Vancouver Canucks Division Preview: Anaheim Ducks

Apr 9, 2016; Denver, CO, USA; Anaheim Ducks defenseman Cam Fowler (4) celebrates his goal with right wing Corey Perry (10) and center Ryan Getzlaf (15) and right wing Chris Stewart (29) in the first period against the Colorado Avalanche at Pepsi Center. Mandatory Credit: Ron Chenoy-USA TODAY Sports
Apr 9, 2016; Denver, CO, USA; Anaheim Ducks defenseman Cam Fowler (4) celebrates his goal with right wing Corey Perry (10) and center Ryan Getzlaf (15) and right wing Chris Stewart (29) in the first period against the Colorado Avalanche at Pepsi Center. Mandatory Credit: Ron Chenoy-USA TODAY Sports /

The Anaheim Ducks changed coaches but left their core roster intact; have Vancouver Canucks fans seen this movie before?

After the Vancouver Canucks were ousted from the 2015 playoffs by the Calgary Flames, Calgary advanced to play the Anaheim Ducks. The Ducks made quick work of the Flames and advanced to the Western Conference final. They built a 3-2 series lead and seem poised to break through into the Stanley Cup final.

And then they blew it.

Their story ended the same way as many other teams’ stories: they ran into the Chicago Blackhawks.

The Ducks once again had high hopes for the 2016 playoffs. But their dreams were dashed even earlier, losing their first round series with the Nashville Predators.

After four straight seasons of exiting the playoffs early after losing a seventh game at home, Ducks general manager Bob Murray fired head coach Bruce Boudreau. Otherwise, Murray opted to keep his team largely unchanged.

Vancouver Canucks fans, does this script sound familiar? It should! This was the Canucks’ story when they hired John Tortorella.

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Like the Ducks, the Canucks suffered a few early exits with contending teams. Like the Ducks, they eventually broke through and came close to ultimate victory. Like the Ducks, they suffered a first-round defeat the year after. Then, like the Ducks, they replaced their coach and trusted the new guy to lead the same team to the promised land.

Well, not quite a “new” guy. After being fired by the Ducks in 2011, Randy Carlyle is returning for a second stint behind the Ducks’ bench. Carlyle led the franchise to their only Stanley Cup back in 2007.

Beyond the coaching change, the same old crew is back.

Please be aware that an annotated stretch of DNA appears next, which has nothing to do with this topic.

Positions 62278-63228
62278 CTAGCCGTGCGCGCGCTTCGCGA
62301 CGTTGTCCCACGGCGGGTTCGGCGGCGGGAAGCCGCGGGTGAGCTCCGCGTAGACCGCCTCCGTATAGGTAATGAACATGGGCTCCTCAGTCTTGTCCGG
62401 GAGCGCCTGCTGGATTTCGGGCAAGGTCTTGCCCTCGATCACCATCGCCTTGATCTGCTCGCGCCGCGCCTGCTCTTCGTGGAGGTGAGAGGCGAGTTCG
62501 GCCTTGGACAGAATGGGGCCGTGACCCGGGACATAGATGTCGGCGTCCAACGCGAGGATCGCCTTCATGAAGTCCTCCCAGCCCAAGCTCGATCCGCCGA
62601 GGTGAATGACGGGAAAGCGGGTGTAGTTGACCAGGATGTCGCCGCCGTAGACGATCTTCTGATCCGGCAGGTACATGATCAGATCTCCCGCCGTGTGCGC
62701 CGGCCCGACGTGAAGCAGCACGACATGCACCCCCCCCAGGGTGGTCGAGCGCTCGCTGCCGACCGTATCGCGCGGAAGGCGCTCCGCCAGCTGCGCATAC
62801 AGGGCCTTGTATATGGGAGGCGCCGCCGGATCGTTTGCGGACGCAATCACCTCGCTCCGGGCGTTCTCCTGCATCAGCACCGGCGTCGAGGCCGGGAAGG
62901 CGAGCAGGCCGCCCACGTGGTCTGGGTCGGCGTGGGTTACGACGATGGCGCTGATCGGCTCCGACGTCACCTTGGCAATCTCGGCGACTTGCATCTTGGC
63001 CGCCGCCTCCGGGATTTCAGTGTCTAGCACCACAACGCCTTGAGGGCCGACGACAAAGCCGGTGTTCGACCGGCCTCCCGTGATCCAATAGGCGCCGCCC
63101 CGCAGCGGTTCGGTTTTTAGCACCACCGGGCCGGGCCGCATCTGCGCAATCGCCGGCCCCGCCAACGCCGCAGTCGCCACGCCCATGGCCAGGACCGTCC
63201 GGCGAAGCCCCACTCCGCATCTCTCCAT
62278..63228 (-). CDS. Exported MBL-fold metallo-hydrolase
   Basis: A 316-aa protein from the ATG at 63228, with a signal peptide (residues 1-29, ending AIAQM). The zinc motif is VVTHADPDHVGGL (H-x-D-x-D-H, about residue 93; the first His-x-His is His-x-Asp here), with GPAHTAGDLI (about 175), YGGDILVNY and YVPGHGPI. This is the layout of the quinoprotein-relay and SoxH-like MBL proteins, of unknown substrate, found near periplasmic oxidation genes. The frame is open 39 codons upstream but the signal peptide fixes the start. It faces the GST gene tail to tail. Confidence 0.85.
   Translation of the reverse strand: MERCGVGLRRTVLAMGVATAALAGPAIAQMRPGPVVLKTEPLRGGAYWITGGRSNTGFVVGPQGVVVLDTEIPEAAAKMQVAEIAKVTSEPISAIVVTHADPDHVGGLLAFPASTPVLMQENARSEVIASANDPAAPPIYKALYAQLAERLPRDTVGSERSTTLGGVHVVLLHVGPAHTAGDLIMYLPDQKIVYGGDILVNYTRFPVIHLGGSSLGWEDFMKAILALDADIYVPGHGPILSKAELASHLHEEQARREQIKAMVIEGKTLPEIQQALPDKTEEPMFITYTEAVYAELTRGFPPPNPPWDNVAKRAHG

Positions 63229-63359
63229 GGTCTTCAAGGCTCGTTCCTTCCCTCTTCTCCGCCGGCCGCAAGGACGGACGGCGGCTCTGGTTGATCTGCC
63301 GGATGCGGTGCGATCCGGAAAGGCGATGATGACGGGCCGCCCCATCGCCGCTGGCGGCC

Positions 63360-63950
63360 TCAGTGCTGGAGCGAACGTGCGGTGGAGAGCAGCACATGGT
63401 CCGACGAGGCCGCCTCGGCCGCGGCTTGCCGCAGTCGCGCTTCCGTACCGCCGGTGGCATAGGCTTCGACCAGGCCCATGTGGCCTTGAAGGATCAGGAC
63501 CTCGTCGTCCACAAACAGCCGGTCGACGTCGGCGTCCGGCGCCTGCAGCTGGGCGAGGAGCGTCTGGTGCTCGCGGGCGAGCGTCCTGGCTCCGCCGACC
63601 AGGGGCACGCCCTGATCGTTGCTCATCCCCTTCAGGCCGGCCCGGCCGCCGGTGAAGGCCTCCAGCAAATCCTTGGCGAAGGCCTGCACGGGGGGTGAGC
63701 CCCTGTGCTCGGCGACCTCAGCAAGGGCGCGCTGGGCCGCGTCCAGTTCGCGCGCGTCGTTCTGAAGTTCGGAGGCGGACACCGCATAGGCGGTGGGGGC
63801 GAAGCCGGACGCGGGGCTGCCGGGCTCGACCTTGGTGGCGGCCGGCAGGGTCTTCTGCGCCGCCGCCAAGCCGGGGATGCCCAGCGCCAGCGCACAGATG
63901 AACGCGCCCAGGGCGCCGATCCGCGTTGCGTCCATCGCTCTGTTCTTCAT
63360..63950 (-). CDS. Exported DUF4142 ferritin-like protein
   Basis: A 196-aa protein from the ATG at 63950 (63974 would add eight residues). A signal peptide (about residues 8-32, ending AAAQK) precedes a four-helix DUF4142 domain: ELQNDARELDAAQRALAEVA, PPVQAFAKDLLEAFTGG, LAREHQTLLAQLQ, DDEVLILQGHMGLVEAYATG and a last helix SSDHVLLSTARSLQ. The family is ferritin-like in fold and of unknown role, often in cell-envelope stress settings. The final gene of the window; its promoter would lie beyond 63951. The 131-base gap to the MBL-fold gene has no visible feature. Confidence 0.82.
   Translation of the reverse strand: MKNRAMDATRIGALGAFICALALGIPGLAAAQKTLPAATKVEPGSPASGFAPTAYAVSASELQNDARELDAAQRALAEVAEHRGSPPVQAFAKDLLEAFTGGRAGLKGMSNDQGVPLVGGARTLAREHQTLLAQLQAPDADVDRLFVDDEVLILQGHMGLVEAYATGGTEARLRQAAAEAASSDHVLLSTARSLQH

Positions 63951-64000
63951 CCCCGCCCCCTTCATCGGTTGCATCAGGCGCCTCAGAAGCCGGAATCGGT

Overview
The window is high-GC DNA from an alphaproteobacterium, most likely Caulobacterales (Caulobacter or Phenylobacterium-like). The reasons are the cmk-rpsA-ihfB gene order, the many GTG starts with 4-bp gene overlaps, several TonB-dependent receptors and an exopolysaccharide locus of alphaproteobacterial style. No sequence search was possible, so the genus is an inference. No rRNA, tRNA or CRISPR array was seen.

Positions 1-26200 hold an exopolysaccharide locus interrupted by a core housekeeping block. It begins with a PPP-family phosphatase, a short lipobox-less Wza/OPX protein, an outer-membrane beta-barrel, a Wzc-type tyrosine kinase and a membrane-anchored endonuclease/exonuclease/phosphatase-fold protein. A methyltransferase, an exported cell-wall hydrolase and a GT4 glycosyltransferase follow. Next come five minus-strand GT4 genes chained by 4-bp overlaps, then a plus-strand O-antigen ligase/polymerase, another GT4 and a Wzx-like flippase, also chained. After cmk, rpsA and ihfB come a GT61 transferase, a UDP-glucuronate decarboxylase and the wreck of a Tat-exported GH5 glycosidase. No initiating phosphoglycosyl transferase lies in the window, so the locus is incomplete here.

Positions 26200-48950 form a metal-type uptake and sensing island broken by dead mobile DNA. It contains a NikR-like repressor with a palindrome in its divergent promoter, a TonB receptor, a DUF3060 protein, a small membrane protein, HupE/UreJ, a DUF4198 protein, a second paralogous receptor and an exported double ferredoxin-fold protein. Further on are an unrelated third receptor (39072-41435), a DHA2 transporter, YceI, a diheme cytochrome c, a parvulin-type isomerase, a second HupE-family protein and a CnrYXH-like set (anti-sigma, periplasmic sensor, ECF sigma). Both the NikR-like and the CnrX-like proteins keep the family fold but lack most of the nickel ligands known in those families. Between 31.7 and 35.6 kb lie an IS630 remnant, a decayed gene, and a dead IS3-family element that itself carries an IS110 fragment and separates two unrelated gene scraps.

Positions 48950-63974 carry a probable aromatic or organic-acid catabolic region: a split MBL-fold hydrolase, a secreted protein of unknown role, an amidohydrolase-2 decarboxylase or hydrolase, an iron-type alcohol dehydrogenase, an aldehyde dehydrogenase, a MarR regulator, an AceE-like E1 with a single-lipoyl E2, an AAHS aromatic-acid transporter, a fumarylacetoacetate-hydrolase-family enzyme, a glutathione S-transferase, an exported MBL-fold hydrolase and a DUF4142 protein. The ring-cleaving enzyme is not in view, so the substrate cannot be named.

Unlike the Canucks, the Ducks haven’t taken a huge risk with their new coach. Most of the Ducks core has played for Carlyle before — including Ryan Kesler and Kevin Bieksa, who played under Carlyle with the Manitoba Moose. Carlyle probably won’t upset the applecart the same way that Tortorella did in Vancouver.

Still, this movie didn’t end well for the Vancouver Canucks; how will the Ducks fare?

Projected Lineup


Nick Ritchie — Ryan Getzlaf — Corey Perry
Andrew Cogliano — Ryan Kesler — Jakob Silfverberg
Mason Raymond — Antoine Vermette — Rickard Rakell
Chris Wagner — Nate Thompson — Ryan Garbutt
Jared Boll, Michael Sgarbossa, Stefan Noesen

Last year’s top-five scorers from the Ducks forward group are all returning: Ryan Getzlaf (63 pts), Corey Perry (62 pts), Ryan Kesler (53 pts), Rickard Rakell (43 pts) and Jakob Silfverberg (39 pts). An effective group with solid, if not eye-popping, numbers.

If the Ducks do run into problems this season, it will be with depth scoring, particularly on the wing.

Most of their bottom-six forwards from last year were allowed to depart: David Perron (36 pts), Jamie McGinn (39 pts), Brandon Pirri (29 pts), Mike Santorelli (18 pts), Chris Stewart (20 pts) and Shawn Horcoff (15 pts). The only additions to the bottom six have been Antoine Vermette and Mason Raymond, who managed only five points last season.

Anaheim only scored 218 goals last season; that was the fourth-lowest among playoff teams. Bob Murray let 42 of those goals walk out the door without replacement. If their top six cannot carry the load, the Ducks might be out of the playoffs even earlier than last season.


Hampus Lindholm — Sami Vatanen
Cam Fowler — Kevin Bieksa
Simon Despres — Clayton Stoner
Josh Manson, Shea Theodore